https://wiki.mozilla.org/NPAPI:Pepper states that "Mozilla is not interested in or working on Pepper at this time" but given Adobe's recent Plugin roadmap (http://wwwimages.adobe.com/www.adobe.com/content/dam/Adobe/en/devnet/flashplatform/whitepapers/flash-runtimes-roadmap.pdf) which states: "For Flash Player releases after 11.2, the Flash Player browser plug-in for Linux will only be available via the “Pepper” API as part of the Google Chrome browser distribution and will no longer be available as a direct download from Adobe. Adobe will continue to provide security updates to non-Pepper distributions of Flash Player 11.2 on Linux for five years from its release. Flash Player will continue to support browsers using non-“Pepper” plug-in APIs on platforms other than Linux." So without pepper support Linux users would be stuck to a specific flash plugin version at some point, with pepper they could at least get the one shipped with chrome. It is kind of unfortunate to tie the plugin to a specific browser like this but the other alternative would be to just have leave linux users with an outdated plugin forever or force them to switch away from mozilla / firefox.
Note that the announcement says that Flash will only be available as part of Chrome, not that they will have a standalone Pepper-based plug-in you can download and use with Firefox. So even if, hypothetically, we were to implement Pepper, it wouldn't help anyway as far as I can tell. Users would still not be able to use it.
And also note that "outdated" means "no new features", not "no security fixes". Which may or may not be a serious issue.
We are not going to do this, at least that is our decision as of right now. It isn't likely to change. I should update the wiki to more accurately reflect that. This has been discussed in multiple places, here is one conversation that reflects some of our reasoning. https://mail.mozilla.org/pipermail/plugin-futures/2010-April/000088.html
(In reply to Boris Zbarsky (:bz) from comment #1) > Note that the announcement says that Flash will only be available as part of > Chrome, not that they will have a standalone Pepper-based plug-in you can > download and use with Firefox. > > So even if, hypothetically, we were to implement Pepper, it wouldn't help > anyway as far as I can tell. Users would still not be able to use it. Well the plugin shipped with chrome could then be used if we had support for pepper plugins. (In reply to Josh Aas (Mozilla Corporation) from comment #3) > We are not going to do this, at least that is our decision as of right now. > It isn't likely to change. I should update the wiki to more accurately > reflect that. This has been discussed in multiple places, here is one > conversation that reflects some of our reasoning. > > https://mail.mozilla.org/pipermail/plugin-futures/2010-April/000088.html Well that made sense back then but now at least for linux there is a reason for supporting it but oh well ... Linux users will either have a choice of using 1) no flash 2) use an outdated version and just get security updates until adobe stops supporting it 3) move to chrome or 4) convince adobe to continue providing an NAPI plugin. As 4) is very unlikely I suspect users will resort to 2 or 3.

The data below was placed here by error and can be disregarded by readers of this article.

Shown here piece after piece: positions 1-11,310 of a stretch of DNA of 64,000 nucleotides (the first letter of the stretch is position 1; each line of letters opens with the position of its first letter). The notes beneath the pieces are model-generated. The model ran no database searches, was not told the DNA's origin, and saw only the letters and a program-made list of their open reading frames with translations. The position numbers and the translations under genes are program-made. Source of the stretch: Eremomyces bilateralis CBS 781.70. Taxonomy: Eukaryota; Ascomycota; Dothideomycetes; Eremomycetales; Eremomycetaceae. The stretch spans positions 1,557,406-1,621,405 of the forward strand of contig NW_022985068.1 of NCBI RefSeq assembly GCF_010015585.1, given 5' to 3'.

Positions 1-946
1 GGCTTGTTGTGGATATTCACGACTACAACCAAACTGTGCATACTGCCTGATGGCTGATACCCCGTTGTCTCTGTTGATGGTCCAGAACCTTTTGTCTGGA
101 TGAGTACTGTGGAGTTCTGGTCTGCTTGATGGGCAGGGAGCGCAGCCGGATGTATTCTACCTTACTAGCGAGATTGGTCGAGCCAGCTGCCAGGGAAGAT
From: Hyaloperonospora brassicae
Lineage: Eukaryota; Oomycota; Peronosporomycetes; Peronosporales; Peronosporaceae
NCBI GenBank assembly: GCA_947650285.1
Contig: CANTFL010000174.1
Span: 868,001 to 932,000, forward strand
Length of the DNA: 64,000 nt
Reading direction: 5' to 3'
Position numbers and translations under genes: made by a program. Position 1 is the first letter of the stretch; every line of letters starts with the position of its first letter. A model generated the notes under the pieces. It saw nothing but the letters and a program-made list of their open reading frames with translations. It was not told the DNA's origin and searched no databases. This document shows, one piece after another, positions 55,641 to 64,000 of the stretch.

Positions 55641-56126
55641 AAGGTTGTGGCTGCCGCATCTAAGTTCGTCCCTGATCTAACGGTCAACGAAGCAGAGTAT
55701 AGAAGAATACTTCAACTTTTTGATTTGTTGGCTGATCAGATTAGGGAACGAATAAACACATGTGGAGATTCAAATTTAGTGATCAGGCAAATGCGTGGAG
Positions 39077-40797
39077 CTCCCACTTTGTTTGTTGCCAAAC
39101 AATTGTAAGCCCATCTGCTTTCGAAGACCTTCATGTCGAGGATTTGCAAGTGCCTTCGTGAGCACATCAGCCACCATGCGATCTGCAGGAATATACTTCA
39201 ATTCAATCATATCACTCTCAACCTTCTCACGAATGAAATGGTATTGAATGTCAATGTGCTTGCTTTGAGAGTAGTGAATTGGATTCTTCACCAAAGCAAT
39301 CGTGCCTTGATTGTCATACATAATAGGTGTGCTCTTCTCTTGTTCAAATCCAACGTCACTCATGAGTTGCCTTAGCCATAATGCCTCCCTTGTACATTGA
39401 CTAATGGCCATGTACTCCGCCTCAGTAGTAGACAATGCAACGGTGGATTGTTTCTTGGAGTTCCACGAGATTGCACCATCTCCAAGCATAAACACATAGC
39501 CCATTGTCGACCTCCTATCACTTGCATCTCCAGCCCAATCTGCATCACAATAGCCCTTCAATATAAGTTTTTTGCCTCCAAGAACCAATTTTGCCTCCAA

> Well the plugin shipped with chrome could then be used Are you sure? That's not a given at all... For what it's worth, I suspect that (2) is a perfectly reasonable thing to do, since the chances of running into a site that actually needs new Flash features are pretty slim.
(In reply to Boris Zbarsky (:bz) from comment #5) > > Well the plugin shipped with chrome could then be used > > Are you sure? That's not a given at all... Pretty much yeah ... it is is still a plugin after all. > For what it's worth, I suspect that (2) is a perfectly reasonable thing to > do, since the chances of running into a site that actually needs new Flash > features are pretty slim. Sure but what after the the support period? Flash isn't known for having a good security track record and without updates ... . And also linux is a moving target an old flash might simply stop working in newer distributions.
There are a few more options 5) use gnash or lightspark 6) use shumway Any time spent on implementing pepper could be spent on improving any of those.
> it is is still a plugin after all. That really depends. For example, the plug-in could be checking for the browser having a specific private key and various other such DRM-like measures, if it wanted to. > Sure but what after the the support period? You mean in 5 years? I suggest talking about that in, oh, 3 years or so. Strongly depends on how Flash usage looks then.
(In reply to Mike Hommey [:glandium] from comment #7) > There are a few more options > 5) use gnash or lightspark > 6) use shumway > > Any time spent on implementing pepper could be spent on improving any of > those. Not really no. (In reply to Boris Zbarsky (:bz) from comment #8) > > it is is still a plugin after all. > > That really depends. For example, the plug-in could be checking for the > browser having a specific private key and various other such DRM-like > measures, if it wanted to. Sure they could but there roadmap does not state this and this is very unlikely to be there goal. They could as well go bankrupt next year ... speculating does not make much sense ;) > > Sure but what after the the support period? > > You mean in 5 years? I suggest talking about that in, oh, 3 years or so. > Strongly depends on how Flash usage looks then. Unfortunately as long as the Codec and DRM issue is not solved flash isn't going anywhere.